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# Project 1 – Protect the Planes!

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CSE 3353

Project 1 – Protect the Planes!
In CSE 2341, you were tasked with determining if it was possible to fly between two cities given
a data representation of city connections. A hip new company called Algo Airlines has been
using your product with massive success, but they have come to you with another problem: they
have had to add so many new planes that they need to be sure they won’t crash into each other
during flight!
Algo Airlines wants to know how close their planes are flying to one another. In particular, they
want to know which pair of planes are flying the closest to one another so that they can alert the
planes via air traffic control to avoid one another. This is known as the Closest Pair Problem.
Consider the following graph of points, where each point is a plane in the air:

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## Description

CSE 3353

Project 1 – Protect the Planes!
In CSE 2341, you were tasked with determining if it was possible to fly between two cities given
a data representation of city connections. A hip new company called Algo Airlines has been
using your product with massive success, but they have come to you with another problem: they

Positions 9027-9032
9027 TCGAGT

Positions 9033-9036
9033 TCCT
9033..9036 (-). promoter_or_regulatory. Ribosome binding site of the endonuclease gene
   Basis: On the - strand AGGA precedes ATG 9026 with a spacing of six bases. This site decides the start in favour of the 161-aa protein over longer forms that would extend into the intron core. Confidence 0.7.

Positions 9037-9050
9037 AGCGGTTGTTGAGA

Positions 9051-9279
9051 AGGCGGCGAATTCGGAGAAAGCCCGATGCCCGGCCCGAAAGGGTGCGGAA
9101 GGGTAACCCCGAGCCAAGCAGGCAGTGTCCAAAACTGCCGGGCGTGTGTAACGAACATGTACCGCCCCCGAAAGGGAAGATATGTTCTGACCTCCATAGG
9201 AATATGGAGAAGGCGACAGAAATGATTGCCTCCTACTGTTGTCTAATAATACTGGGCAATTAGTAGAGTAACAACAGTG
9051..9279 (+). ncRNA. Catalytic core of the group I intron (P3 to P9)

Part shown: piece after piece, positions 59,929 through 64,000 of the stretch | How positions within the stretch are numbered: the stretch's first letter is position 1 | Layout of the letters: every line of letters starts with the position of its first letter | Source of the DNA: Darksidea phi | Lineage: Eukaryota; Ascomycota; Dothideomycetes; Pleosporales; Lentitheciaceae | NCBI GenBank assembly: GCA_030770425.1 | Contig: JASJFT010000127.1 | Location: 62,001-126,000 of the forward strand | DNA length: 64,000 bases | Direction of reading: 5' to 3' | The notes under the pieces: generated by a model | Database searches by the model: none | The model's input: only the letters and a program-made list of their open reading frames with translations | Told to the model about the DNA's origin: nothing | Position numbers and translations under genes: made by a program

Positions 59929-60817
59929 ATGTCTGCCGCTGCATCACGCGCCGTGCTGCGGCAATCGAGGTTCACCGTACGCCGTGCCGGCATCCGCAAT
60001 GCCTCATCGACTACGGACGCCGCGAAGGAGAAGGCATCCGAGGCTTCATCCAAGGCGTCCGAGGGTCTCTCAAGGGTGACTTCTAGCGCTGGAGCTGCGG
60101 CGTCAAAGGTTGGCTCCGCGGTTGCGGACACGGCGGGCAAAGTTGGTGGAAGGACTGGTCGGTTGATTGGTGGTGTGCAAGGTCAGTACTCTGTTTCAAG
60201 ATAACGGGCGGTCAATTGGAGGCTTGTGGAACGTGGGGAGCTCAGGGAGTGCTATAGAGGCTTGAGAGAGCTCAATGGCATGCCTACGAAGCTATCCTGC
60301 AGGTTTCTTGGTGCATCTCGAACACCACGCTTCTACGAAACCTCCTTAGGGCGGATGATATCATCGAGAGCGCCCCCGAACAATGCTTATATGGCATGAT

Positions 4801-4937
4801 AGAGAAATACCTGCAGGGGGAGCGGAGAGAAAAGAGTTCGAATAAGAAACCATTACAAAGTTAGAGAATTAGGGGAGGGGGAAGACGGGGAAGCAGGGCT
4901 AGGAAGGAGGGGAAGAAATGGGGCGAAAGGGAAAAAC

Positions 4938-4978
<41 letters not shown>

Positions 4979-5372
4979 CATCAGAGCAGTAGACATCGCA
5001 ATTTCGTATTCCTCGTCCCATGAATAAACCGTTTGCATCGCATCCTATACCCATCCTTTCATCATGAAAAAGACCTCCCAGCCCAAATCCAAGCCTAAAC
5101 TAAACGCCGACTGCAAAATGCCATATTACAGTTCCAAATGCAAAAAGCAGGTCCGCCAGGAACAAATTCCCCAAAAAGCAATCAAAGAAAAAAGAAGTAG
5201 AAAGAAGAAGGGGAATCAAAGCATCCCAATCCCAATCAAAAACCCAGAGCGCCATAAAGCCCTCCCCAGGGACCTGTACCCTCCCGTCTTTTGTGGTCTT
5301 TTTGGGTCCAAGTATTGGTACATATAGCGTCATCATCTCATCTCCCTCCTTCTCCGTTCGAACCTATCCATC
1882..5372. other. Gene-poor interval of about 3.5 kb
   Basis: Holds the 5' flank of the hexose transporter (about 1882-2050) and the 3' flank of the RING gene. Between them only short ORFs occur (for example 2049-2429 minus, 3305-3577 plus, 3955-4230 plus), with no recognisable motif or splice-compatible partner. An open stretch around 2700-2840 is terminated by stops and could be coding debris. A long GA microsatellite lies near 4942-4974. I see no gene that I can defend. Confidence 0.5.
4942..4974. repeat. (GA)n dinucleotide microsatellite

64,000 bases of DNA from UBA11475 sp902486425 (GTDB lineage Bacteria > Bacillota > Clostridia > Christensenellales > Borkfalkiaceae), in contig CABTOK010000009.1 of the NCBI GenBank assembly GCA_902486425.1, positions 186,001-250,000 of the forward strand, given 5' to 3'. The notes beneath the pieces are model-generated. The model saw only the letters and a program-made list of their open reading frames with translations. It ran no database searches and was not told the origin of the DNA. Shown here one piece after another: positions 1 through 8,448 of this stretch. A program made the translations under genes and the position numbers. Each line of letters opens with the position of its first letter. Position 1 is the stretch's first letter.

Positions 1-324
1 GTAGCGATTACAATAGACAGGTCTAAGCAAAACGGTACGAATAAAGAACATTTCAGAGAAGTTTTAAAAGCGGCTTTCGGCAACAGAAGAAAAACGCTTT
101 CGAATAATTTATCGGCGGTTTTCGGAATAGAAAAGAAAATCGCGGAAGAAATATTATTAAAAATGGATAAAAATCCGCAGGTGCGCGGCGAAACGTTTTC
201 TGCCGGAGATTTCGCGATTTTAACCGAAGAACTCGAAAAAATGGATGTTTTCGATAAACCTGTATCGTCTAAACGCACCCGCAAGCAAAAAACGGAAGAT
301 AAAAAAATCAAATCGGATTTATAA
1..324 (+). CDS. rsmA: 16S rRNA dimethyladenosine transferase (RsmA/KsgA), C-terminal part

have had to add so many new planes that they need to be sure they won’t crash into each other
during flight!
Algo Airlines wants to know how close their planes are flying to one another. In particular, they
want to know which pair of planes are flying the closest to one another so that they can alert the
planes via air traffic control to avoid one another. This is known as the Closest Pair Problem.
Consider the following graph of points, where each point is a plane in the air:
Note that we are only concerned with a 2D plane of x-y coordinates at the moment (assume that
all of Algo Airline’s planes fly on the same horizontal… plane). In data form, we can describe
each plane as having the following structure:
[
{
flightNumber: “BC1234”,
x: 2.0,
y: 3.2
},
{
flightNumber: “XY3456”,
x: 2.3,
y: 4.6
},
… and so on
];
As you can see on the graph, some planes are far apart while others are very close together.
The goal of this project is to come up with several algorithms of increasing efficiency to solve
the closest pair problem.
You can assume that the data will be well structured, because you will be generating the data
yourself as seen below.
You are tasked with the following:
a. Create a folder for this project. In terminal, navigate to this folder and run the
command npm init. npm stands for Node Package Manager, and is the tool
used to set up and run projects, as well as install third party libraries. You will be
guided through the process of creating what’s called a “package.json” file. At the
very least, provide a package name and description. For all other prompts simply
press Enter to let npm provide defaults.
b. Next, run the command npm install chance. You’ll notice that your directory
now has a new directory called node_modules. This is where third party libraries
get installed (if you list the contents of node_modules you will see a folder for
chance). Observe your package.json file: chance is now listed as a dependency.
c. Review the documentation for chance at the following site: http://chancejs.com.
You’ll note that it has lots of utility functions for creating random data. Note that